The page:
#24
bikhet7:07 am, 28 Dec 12

To all those getting stuck into Zan – you’re a bunch of self-centered pricks.

In another thread there’s a report of someone doing 168 in a 90 zone. No-one was hurt as a result of the driver’s stupidity. Do you claim that that driver can break the law because it doesn’t suit him? That what you are doing on behalf of the cyclist without a bell.

How Canberran!

#25
dungfungus8:06 am, 28 Dec 12

DrKoresh said :

Oh FFS. Did he do anything other than startle you as he went past? Because you haven’t given any details to make me think otherwise. I personally find having a bell rung at me to be incredibly irritating a and rude. I much prefer they use their words, or even better, go around me.

I can’t even find the words to describe how ridiculous you and this whole thread are. The way you end the article with ‘Offence provision.’ as if you were the victim of some terrible crime and as though you don’t commit countless similar misdemeanours every day is the most offensive part. I have to stop now, before I just degenerate into insulting but please try to appreciate what a ludicrous waste of everybody’s time this thread has been. Let it go, I’m sure you break equally stupid and minor laws all the time without even realising. In closing, go read a book or something, I’ve been reading Stephen Fry lately, he’s fun maybe it’ll take your mind off the small (the stupidly, laughably, tediously small) things.

What would be the situation if there was a collision between the errant cyclist and the pedestrian and the cyclist came off seriously injured?
I’ll tell you; every member of Petal Power would be on this blog condemning pedestrians.
Enjoy your Stephen Fry (I prefer Lamb’s Fry myself)

#26
KB19718:13 am, 28 Dec 12

Deckard said :

Maybe the guy had a bell in the past but was abused by another pedestrian for ringing it when approaching from behind when they think he didn’t need to.

You really can’t win. Some pedestrians want you to ring every time you pass them, some only want you to ring if they’re in your way. Be prepared to cop some abuse from one or the other.

Believe it or not, this has actually happened to me. I even have a witness to prove it.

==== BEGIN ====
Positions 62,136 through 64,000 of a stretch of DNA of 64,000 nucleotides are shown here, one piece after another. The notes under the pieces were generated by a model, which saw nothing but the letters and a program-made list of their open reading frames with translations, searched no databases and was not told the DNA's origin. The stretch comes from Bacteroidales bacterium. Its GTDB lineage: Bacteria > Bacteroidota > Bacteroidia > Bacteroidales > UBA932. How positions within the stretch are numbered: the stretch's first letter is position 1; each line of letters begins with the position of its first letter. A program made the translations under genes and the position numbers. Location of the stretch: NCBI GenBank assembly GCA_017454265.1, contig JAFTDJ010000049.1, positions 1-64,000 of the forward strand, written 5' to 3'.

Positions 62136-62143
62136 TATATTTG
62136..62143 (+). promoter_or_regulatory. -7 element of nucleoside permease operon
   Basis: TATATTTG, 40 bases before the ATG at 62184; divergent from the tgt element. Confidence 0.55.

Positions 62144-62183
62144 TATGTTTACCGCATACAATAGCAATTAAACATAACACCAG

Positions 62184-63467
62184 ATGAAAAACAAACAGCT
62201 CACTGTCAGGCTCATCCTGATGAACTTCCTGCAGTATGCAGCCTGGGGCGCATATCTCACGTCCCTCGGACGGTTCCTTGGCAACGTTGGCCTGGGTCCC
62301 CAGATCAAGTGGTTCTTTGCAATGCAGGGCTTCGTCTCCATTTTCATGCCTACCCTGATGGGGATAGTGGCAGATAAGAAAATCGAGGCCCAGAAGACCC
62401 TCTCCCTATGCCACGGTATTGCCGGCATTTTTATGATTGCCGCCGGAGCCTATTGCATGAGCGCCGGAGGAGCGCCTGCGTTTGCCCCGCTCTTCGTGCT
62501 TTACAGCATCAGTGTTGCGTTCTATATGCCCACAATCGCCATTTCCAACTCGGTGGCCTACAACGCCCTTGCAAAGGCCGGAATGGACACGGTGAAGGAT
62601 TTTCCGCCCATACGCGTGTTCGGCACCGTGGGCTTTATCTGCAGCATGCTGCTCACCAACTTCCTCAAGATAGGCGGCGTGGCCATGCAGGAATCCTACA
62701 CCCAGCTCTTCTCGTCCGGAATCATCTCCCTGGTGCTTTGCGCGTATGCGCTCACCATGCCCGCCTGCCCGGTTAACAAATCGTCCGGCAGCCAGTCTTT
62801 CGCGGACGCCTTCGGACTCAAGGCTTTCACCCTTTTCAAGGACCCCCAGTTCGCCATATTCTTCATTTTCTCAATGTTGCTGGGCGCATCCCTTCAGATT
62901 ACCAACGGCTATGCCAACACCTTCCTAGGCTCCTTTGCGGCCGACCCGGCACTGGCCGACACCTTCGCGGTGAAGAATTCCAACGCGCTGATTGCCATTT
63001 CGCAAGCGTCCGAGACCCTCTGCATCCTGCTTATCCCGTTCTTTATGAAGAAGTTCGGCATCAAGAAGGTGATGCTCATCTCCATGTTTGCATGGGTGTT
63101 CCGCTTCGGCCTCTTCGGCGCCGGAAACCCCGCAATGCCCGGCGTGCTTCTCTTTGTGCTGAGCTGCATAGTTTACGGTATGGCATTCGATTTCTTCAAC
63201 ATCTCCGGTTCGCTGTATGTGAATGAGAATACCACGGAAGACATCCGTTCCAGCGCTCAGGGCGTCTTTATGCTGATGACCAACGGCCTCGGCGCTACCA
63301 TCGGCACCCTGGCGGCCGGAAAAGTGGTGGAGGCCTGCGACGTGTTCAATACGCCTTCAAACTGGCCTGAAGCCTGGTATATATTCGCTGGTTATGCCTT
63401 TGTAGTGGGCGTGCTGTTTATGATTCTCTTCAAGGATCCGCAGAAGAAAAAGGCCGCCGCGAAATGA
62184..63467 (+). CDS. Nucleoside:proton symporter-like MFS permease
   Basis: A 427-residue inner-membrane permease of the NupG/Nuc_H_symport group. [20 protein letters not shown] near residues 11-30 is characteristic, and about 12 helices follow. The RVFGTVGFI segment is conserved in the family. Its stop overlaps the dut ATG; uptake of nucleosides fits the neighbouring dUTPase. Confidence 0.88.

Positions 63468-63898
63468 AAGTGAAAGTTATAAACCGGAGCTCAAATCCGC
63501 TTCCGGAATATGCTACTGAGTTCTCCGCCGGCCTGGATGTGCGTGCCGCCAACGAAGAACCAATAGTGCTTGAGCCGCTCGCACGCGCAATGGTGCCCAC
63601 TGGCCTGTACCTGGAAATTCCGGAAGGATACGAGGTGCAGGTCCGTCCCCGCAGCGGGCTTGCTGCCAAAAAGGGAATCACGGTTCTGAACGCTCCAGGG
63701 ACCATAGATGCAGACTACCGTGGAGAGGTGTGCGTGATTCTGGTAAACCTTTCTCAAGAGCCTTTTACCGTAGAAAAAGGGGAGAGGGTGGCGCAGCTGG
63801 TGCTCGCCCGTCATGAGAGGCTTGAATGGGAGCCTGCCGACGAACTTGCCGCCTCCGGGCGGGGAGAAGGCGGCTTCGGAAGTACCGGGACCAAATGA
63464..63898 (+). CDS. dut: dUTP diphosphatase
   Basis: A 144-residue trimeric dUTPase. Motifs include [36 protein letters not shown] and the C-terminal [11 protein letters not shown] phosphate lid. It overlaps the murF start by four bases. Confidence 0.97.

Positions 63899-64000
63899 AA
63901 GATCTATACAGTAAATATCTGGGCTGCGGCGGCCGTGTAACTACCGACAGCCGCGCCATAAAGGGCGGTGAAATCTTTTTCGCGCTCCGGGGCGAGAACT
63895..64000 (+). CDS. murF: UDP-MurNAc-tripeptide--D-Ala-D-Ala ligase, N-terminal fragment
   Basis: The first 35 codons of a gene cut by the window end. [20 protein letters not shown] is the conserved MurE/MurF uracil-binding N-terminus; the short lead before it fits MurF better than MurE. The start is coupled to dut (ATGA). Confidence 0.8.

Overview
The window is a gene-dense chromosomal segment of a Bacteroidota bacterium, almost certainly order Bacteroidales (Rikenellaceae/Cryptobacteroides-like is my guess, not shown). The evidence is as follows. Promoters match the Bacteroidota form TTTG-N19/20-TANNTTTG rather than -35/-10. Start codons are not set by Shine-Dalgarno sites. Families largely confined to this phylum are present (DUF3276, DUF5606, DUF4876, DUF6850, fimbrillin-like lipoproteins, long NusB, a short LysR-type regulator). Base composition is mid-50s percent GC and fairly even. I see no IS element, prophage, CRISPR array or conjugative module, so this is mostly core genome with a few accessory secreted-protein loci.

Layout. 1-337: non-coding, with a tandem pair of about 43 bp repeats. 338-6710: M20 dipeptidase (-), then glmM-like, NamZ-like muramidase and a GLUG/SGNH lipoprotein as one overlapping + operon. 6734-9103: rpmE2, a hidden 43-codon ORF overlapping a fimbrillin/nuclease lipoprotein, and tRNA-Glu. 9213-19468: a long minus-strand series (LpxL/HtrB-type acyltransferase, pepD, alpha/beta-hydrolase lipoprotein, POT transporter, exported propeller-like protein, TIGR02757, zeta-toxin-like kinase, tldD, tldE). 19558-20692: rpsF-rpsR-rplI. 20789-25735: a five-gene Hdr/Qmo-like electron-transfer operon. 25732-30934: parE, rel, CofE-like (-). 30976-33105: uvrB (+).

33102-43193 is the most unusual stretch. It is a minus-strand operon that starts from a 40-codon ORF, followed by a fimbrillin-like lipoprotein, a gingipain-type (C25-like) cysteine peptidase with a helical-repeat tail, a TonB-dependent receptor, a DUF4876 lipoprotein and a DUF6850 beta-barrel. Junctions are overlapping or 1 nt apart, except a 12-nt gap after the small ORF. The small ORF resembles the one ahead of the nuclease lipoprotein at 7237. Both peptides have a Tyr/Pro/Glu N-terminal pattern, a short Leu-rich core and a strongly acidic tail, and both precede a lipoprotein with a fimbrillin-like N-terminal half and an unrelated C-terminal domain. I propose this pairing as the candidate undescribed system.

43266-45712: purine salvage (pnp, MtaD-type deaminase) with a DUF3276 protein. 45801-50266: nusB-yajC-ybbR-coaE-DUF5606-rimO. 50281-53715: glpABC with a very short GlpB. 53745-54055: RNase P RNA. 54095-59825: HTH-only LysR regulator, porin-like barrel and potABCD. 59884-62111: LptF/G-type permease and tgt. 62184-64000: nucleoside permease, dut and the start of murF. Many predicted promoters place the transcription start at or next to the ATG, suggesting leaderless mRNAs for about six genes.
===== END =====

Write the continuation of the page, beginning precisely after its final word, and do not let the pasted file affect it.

#27
schmeah8:14 am, 28 Dec 12

I think people riding their bikes at night time without lights are a much bigger issue. I used to go jogging in Turner in the evening during the winter on the footpath and on a couple of occasions nearly got wiped out by students on bikes with no lights and no reflective gear. Typically international students who simply had no idea; they couldn’t see me and I couldn’t see them until they almost took me out .. and no, never heard a bell either.

Don’t even get me started on those I see riding on the road without lights ..

#28
KB19718:17 am, 28 Dec 12

Comic_and_Gamer_Nerd said :

Yelling out *passing* seems to be far more effective than any bell.

This.

The bell gets ignored or swallowed by road noise if the track is near a road or wind if it is windy. I find yelling “bike back’ far more effective BUT it has to be done at a distance to give the walkers time to react with a thank you as I ride past.

#29
Zan8:17 am, 28 Dec 12

Are all you a bit short of grey cells? The point is that it is the law to have a bell on the bike. That is what this is about. Not about whether I got a fright on the bike path.

It is the LAW to have a bell on the bike.

ACT Road Rules:

258 Equipment on a bicycle

A person must not ride a bicycle that does not have:
(a) at least 1 effective brake; and
(b) a bell, horn, or similar warning device, in working order.
Offence provision.

#30
wildturkeycanoe8:41 am, 28 Dec 12

Zan, I wonder if you drive a car. If you did, how do you contain your frustration at the constant law breaking on our roads every minute of your travels?
If the person coming up behind you was on a skateboard, roller skates or fold up scooter, would you still be in angst if they didn’t “ring” before overtaking you?
Now here is an interesting scenario to add to your worries – if the pedestrian has their MP3 player plugged in and blaring ACDC at 90dB, how do they hear your bicycle bell? The whole concept of fair warning goes out the window, so should they ban personal music headsets from shared paths too????